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ALGOR, INC. GIVES ONE MILLION DOLLARS TO CARNEGIE MELLON UNIVERSITY FOR RESEARCH PROJECT

 PITTSBURGH, May 14 /PRNewswire/ -- Algor, Inc. and Carnegie Mellon University today announced that the Pittsburgh-based software company is giving approximately $1 million to Carnegie Mellon's Computational Mechanics Laboratory for a five-year research project.
 "We greatly appreciate Algor's major contribution for support of this laboratory. It will enable the laboratory to develop new methodologies for the analysis and optimal design of multiphenomena systems, which are characterized by the interaction of two or more physical phenomena within products, parts or processes," said Dr. Stephen W. Director, dean of Carnegie Mellon's College of Engineering.
 Algor's contribution includes approximately $850,000 in cash and $150,000 in other support, over a five-year period beginning in 1993.
 "We believe the results of this five-year effort will be more accurate and powerful numerical algorithms for engineering simulation and mechanical design optimization software," said Michael Bussler, president and founder of Algor, which develops and sells design optimization software in which engineering analysis is tightly integrated.
 "Technical papers based on the research will be published in the open literature," according to Bussler. "The real world applications may be stunning. For example, it could give scientists a tool to gain a better understanding of the mechanics of blood flow through the heart. Automotive engineers could use it to design cars that are more fuel efficient. Aerospace engineers could design more aerodynamic aircraft."
 "The wind-induced vibration of a suspension bridge is an outstanding example of a multi-phenomena problem," said Dr. Jacobo Bielak, director of the laboratory and professor of civil engineering, who will serve as principal investigator. "On one hand, bridge vibration is influenced by pressures exerted by the wind; the air flow, in turn, depends on the motion of the structure. Traditionally, engineers have had to introduce simplifying assumptions to decouple the interacting phenomena, so that they can use the available single-phenomenon software."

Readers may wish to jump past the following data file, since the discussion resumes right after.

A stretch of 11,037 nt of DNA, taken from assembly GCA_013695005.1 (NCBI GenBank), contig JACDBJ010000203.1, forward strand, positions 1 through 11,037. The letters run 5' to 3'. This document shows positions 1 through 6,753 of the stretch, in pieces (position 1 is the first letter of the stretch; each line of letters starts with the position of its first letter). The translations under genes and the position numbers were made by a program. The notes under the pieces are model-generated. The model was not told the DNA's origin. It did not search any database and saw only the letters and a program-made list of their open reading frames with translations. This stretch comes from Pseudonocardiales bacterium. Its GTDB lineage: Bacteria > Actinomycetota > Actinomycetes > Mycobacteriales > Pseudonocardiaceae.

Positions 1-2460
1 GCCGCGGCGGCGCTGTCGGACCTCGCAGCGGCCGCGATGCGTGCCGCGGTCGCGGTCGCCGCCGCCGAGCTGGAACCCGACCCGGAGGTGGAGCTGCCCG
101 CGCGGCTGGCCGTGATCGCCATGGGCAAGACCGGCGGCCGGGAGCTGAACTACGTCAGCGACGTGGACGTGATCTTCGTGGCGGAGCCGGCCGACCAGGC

"Design of interactive systems using single-phenomenon behavior entails many back-and-forth iterations until an optimum is reached," said Dr. Omar Ghattas, associate director of the laboratory and assistant professor of civil engineering, who will also serve as principal investigator. "The development of integrated mathematical models will allow direct design optimization, by eliminating the iterations necessary to resolve the interacting physics."
 "The goal of the research project is to develop the basic science and engineering that will enable software designers to take these physical effects into consideration efficiently in a single analysis and develop methods for optimal design of these coupled systems," said Bielak.
 Under the grant, the Computational Mechanics Laboratory will work in three basic areas:
 -- Non-linear fluid structure interaction, which is the investigation of how a fluid such as water or air interacts with an object such as a car, ship or aircraft moving through it;
 -- Boundary element methodology, which will enable modelers to represent the domain through surface rather than volume methods; and
 -- Advanced numerical techniques, to develop ways of solving large systems of equations that take advantage of the power of the next generation of computer hardware, including parallel processors.
 "Algor plans to pipeline the results of this research directly to its customers with a series of software products with unprecedented engineering power and capabilities," said Bussler.
 Algor software, which works on DOS (personal computer) and UNIX workstations, is used by engineers in more than 60 countries for computerized design optimization and model analysis.
 -0- 5/14/93
 /CONTACT: Michael L. Scherpereel of Jampole Communications, 412-471-2463, for Algor/


CO: Algor, Inc.; Carnegie Mellon University ST: Pennsylvania IN: CPR SU:

CD-KC -- PG003 -- 8444 05/14/93 08:03 EDT
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Date:May 14, 1993
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